• Adverbs of time tell us about the time of
I will buy a computer tomorrow.
Do it now.
• Adverbs of Place tell us about the place of
He will come here.
She went upstairs.
• Adverbs of Frequency tell us how many
times the action occur.
He goes to school daily.
He is always late for school.
• These are the scotch tape of the
grammatical world. They join together
words and phrases.
• There are three types of conjunctions:
• Coordinating Conjunctions
• Correlative Conjunctions
• Subordinating Conjunctions
• There are seven Coordinating
Conjunctions: for, and, nor, but, or, yet, so
Fahad likes to eat but Zohaib likes to play.
• You can remember these conjunctions by
• Correlative Conjunctions also join ideas,
but they work in pairs.
(Both…and, neither…nor, whether…or,
either…or, not only…but also)
Not only I am happy about the grades, but
I am also excited that you are learning.
• Subordinating conjunctions join an
independent clause with a subordinate
clause. That is, they join a clause that can
stand alone with the clause that cannot
(after, although, as, as if, because, before,
even if, even before, if, since, unless) etc.
Although the students were tired, they still
come in the class.
• Interjections are words used to express
• Oh! Wow! Ouch! Oops! Hey!
• They are usually found in spoken English.
• Prepositions are words that, like
conjunctions, join a noun or pronoun to
another word in a sentence.
• Some prepositions are: About, before,
down, into through, above, behind, during,
like, to, across, below, except, toward,
after, beneath, of, for, off, under, among,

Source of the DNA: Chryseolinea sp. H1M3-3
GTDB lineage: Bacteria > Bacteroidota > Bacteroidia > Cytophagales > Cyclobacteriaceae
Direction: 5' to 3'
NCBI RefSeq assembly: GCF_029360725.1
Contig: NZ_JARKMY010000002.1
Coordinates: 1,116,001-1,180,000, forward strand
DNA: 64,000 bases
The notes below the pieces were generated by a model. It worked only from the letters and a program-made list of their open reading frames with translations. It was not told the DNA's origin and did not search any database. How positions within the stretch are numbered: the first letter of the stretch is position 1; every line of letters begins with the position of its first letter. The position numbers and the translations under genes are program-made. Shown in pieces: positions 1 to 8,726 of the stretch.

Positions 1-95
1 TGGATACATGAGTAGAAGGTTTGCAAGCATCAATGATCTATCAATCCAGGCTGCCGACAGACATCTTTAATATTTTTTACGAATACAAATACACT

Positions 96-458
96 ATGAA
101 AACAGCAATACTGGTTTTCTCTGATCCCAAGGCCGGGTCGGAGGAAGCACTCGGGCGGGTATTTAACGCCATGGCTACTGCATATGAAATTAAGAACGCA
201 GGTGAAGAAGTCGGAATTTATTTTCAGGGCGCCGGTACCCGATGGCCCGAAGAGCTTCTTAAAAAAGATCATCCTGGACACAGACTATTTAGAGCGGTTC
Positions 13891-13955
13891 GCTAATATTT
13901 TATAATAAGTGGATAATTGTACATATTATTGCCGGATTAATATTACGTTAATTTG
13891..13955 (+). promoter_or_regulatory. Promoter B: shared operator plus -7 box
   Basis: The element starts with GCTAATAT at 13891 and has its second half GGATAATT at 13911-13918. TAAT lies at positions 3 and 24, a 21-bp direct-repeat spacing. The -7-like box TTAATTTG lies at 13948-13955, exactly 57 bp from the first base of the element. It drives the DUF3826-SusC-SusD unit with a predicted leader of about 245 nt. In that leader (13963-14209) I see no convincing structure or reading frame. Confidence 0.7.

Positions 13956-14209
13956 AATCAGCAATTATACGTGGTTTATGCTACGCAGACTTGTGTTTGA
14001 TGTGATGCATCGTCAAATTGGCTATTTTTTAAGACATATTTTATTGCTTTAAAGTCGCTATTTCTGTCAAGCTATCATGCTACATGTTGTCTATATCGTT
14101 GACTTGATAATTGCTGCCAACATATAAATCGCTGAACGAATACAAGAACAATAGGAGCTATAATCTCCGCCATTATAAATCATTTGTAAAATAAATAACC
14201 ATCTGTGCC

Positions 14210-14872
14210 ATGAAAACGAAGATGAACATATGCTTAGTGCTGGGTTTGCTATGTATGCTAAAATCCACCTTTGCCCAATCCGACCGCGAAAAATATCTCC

beside, from, on, up, around, between etc.
• Verbs generally express action or a state
of being. There are several classification
for verbs- action verbs/ linking verbs/ main
verbs/ auxiliary verbs, transitive/
intransitive verbs and phrasal verbs.
• Action verbs show action.
• Linking verbs link a subject to an adjective.
Butterfly is beautiful.
• Main verbs can stand alone.
Run, eat, work
• Auxiliary verbs, also called helping verbs,
serve as support to the main verbs( Have, has,
had, do, does, did, be, am, is, are, was, were,
been, being, should, could, would, will, might,
can, may, must ,ought(to), shall).
• Transitive verbs need a direct object in
order to make sense.
Shaheer takes medicine for his headache.
• Intransitive verbs do not need direct
objects to make them meaningful.
• Phrasal verbs are made up of a verb and
a preposition. The preposition gives the
verb a different meaning.
• For example verb “look” has a different
meaning from the phrasal verb “look up”.
• Some examples are: